In the Range Resources vs. Salem Township decision, the court ruled that the township's ordinance overlapped and in some cases was more stringent than the Oil and Gas Act, making it "an attempt by the Township to enact a comprehensive regulatory scheme relative to oil and gas development within the municipality."
Unlike in Huntley vs. Oakmont, which was about the "where" of natural gas drilling, Salem Township was trying to regulate the "how." The court ruled against the township.
"It's kind of narrow what a municipality can do, according to the court precedent," Puko said. "I guess at this point, municipalities are left to interpret the law with their municipal solicitors, and act accordingly."
The court cases are leading zoning officials and solicitors through what Attorney Jeffrey Malak calls "new, uncharted waters."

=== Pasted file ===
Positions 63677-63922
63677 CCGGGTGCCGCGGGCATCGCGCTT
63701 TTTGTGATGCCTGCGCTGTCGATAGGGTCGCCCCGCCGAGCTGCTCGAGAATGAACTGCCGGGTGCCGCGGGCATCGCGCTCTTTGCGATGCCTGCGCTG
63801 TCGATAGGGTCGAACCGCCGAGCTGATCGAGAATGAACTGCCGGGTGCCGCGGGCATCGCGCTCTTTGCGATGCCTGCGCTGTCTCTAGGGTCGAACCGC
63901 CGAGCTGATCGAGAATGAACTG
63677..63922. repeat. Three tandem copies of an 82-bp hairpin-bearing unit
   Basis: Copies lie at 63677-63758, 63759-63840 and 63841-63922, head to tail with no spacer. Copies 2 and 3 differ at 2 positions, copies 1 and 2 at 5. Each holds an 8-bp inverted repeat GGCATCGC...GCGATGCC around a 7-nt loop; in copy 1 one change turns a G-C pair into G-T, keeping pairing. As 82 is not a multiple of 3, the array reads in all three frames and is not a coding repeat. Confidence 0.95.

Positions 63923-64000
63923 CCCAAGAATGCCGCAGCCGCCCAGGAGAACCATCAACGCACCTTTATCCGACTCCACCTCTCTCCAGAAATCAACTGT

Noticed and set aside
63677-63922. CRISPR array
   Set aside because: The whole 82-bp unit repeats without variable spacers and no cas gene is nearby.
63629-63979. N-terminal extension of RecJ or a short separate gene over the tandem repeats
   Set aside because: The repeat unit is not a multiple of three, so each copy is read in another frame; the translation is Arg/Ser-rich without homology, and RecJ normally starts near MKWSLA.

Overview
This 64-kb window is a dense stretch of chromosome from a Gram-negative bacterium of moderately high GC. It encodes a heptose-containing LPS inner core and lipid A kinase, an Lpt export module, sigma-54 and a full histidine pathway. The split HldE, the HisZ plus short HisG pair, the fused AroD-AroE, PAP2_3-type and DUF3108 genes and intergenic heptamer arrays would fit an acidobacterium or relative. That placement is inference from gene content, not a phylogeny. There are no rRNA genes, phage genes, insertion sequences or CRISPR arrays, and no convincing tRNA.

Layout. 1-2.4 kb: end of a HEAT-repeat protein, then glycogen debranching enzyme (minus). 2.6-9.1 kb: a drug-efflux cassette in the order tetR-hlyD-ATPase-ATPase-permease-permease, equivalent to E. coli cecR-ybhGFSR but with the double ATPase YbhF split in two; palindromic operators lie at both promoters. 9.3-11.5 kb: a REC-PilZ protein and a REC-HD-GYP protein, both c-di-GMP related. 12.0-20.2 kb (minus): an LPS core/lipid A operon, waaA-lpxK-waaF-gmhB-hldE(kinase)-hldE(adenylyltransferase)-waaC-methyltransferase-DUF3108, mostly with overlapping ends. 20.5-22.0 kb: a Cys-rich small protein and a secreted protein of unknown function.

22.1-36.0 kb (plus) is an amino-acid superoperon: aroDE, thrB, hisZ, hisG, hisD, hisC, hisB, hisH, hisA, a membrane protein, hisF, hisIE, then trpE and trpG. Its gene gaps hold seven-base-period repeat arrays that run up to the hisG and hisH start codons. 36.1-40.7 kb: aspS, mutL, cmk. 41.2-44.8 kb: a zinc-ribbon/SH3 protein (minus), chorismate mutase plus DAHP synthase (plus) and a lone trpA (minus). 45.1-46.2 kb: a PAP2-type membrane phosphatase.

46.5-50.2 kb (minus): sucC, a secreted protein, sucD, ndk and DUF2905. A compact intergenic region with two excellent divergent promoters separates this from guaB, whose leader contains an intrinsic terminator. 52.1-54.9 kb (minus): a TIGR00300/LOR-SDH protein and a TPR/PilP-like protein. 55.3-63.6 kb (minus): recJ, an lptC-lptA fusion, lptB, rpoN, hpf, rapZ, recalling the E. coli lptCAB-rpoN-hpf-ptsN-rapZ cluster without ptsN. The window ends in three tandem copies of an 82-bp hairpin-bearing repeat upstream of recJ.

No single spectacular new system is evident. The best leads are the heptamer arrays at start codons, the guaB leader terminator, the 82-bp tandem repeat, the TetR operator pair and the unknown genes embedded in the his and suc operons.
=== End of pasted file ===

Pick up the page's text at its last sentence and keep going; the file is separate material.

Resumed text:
Malak, who not only works with property on natural gas leases but also serves as the solicitor for several entities including the Back Mountain Community Partnership, has been researching the subject on behalf of the six member municipalities.
According to Malak, there are numerous provisions municipalities can try to get into their zoning ordinances, including:
Locating wells in certain zoning districts with permission (conditional use).
Keeping wells certain distances from occupied structures, public streets, roadways or lot lines.
Screening, buffering and fencing requirements.
Bonding the natural gas company to ensure responsibility for road maintenance and repair.